Why it's genocide: ‘Our women are being targeted … there is no justice’
June 27th was the worst day of Nicole Gladue-Weesemat’s life. A year ago a Royal Canadian Mounted Police officer came to tell her that her beloved mother’s bones were found thousands of miles away in rural Manitoba.
Gladue-Weesemat says she experienced a physical pain that felt worse than childbirth, and, she said, “and it’s still hurting."
Although her mother, Gloria Gladue, 44, a petite, pretty, First Nations mother of seven children, had been missing for close to three years, she wasn’t prepared for the news of her murder.
Gladue disappeared from her home community of Wabasca, Alberta, in the fall of 2015. Her family and children conducted countless searches, prayed and pleaded with the public for help in finding her.
Gladue-Weesemat, a member of the Big Stone Cree Nation, Alberta, along with two of her siblings even testified at the National Inquiry for Missing and Murdered Indigenous Women and Girls hearings in Edmonton. She had hope in the inquiry, and that it could help provide the family with answers. But less than six months later, Gladue-Weesemat learned the horrifying news and any spark of hope faded.
After swallowing the gut-punching agony she felt that day, it was up to her, the oldest of Gladue’s seven children to break the news to her siblings. “It wasn’t easy to do it over the phone,” remembered Gladue-Weesemat. “My brother fell to his knees and I’ve never heard someone cry like that before.”
Grant Arthur Sneesby, 68, was charged with second-degree murder and offering an indignity to remains. He is scheduled to stand trial in Peace River, Alberta, in March 2020.
Canada’s National Inquiry into Missing and Murdered Indigenous Women and Girls, often referred to by the initials MMIWG, materialized in the form of a 1,200-page report with 231 Calls to Justice for governments, organizations and the public to implement.
See related coverage: National MMIW Inquiry details Canada’s ‘race-based genocide’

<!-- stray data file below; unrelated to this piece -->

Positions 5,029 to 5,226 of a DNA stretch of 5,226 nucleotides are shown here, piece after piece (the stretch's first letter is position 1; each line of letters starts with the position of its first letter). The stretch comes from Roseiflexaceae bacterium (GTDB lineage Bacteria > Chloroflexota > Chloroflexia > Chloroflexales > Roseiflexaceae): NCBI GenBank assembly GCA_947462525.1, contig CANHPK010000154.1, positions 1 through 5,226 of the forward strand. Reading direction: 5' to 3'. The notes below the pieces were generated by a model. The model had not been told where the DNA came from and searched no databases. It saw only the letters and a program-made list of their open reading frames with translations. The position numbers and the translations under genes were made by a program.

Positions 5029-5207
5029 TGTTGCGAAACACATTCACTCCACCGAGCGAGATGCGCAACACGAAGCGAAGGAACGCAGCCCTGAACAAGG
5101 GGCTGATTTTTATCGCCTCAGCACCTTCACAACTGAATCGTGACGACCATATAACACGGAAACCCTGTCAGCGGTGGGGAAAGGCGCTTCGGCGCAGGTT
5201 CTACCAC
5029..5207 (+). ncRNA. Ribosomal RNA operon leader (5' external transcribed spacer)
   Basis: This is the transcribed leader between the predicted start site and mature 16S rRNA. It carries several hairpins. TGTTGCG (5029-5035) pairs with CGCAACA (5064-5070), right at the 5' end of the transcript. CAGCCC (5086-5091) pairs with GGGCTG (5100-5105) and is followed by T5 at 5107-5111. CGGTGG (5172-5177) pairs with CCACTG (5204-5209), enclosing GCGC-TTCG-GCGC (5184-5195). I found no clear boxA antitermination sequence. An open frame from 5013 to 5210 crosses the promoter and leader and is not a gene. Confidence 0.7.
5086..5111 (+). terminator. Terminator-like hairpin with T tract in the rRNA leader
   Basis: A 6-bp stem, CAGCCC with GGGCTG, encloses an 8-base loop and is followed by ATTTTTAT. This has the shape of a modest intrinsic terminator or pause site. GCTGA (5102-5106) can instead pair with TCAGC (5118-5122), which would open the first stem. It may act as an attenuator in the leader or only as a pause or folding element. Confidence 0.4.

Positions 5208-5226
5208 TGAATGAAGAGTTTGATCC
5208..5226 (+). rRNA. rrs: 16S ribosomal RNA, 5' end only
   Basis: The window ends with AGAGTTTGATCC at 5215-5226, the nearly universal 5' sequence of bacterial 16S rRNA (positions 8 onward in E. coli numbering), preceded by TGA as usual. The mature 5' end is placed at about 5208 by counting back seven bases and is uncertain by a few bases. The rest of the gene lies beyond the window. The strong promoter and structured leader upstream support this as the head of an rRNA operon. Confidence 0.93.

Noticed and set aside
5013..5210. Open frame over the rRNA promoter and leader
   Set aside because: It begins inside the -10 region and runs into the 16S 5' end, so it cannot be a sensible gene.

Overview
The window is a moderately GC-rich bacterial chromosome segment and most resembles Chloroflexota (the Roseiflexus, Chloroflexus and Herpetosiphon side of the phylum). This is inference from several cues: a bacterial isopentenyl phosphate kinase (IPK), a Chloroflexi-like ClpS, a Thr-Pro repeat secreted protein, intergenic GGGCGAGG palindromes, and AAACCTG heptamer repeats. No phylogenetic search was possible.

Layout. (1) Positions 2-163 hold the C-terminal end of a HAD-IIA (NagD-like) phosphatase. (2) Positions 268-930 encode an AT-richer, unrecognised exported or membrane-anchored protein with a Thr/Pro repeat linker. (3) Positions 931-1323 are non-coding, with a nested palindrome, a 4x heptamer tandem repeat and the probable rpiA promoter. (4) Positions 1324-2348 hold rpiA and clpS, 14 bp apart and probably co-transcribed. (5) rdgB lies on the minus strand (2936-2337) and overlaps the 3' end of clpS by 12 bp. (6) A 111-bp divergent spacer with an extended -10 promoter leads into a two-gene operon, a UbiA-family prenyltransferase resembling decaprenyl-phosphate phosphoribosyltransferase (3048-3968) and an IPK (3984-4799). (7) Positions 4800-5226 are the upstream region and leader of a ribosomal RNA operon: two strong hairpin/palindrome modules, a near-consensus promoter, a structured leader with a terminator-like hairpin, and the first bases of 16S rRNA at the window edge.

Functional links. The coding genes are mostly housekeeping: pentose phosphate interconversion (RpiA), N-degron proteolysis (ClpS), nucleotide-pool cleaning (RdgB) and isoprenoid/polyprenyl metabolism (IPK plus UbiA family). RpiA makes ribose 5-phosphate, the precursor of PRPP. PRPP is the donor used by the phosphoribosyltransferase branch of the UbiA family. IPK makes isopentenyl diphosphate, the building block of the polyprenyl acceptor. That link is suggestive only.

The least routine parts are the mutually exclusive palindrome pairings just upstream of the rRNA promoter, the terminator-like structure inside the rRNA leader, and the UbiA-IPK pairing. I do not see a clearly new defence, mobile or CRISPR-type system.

The report states the actual number of missing or murdered may never be known, but some organizations estimate the number is higher than 4,000.
Indigenous women and girls make up just four percent of the Canadian population, yet the inquiry found that Indigenous women and girls are 12 times more likely to be murdered or go missing than mainstream populations. It also found that Indigenous women and girls are 16 times more likely to be murdered or go missing than white women.
Report commissioners called the missing and murdered Indigenous women crisis a genocide sparking an online backlash from opinion columnists and academics alike denying and debating the shocking denunciation.
It’s a narrative that’s continued to play out in the days since and families of the missing and murdered indigenous women are affirming what they’ve known to be true all along. That a genocidal epidemic is killing Indigenous women and girls.
See related coverage: The national MMIW report’s use of the word genocide sparks an international debate
Eva Potts, Alexis Nakota Sioux Nation, is the younger sister of Misty Potts. Potts went missing in 2015. Eva Potts says her sister was outgoing and held a masters in environmental studies. No progress has been made in solving her disappearance.
Eva Potts was pleasantly surprised to learn the term genocide was used in the report.
“I thought, ‘Oh my God’ they’re finally catching on,” she said. “There’s a lot of people that think we’re trying to victimize ourselves as Indigenous women and get free money or whatever. But, it’s not about that. Our women are being targeted — it’s like we're garbage and it’s so easy for perpetrators to get off. There’s no justice.”
For a time after Eva Pott’s older sister Misty had vanished, Eva says she spiraled into depression, began overeating and partied as a way to cope.
She says she has since returned to practicing ceremony and a healthy lifestyle. She works to stay mentally and emotionally sound for her children and family. Otherwise, “the weight of the stress of everything would overtake me,” she said. She says she tries to occupy herself through working out, running a business and being a good wife and mother.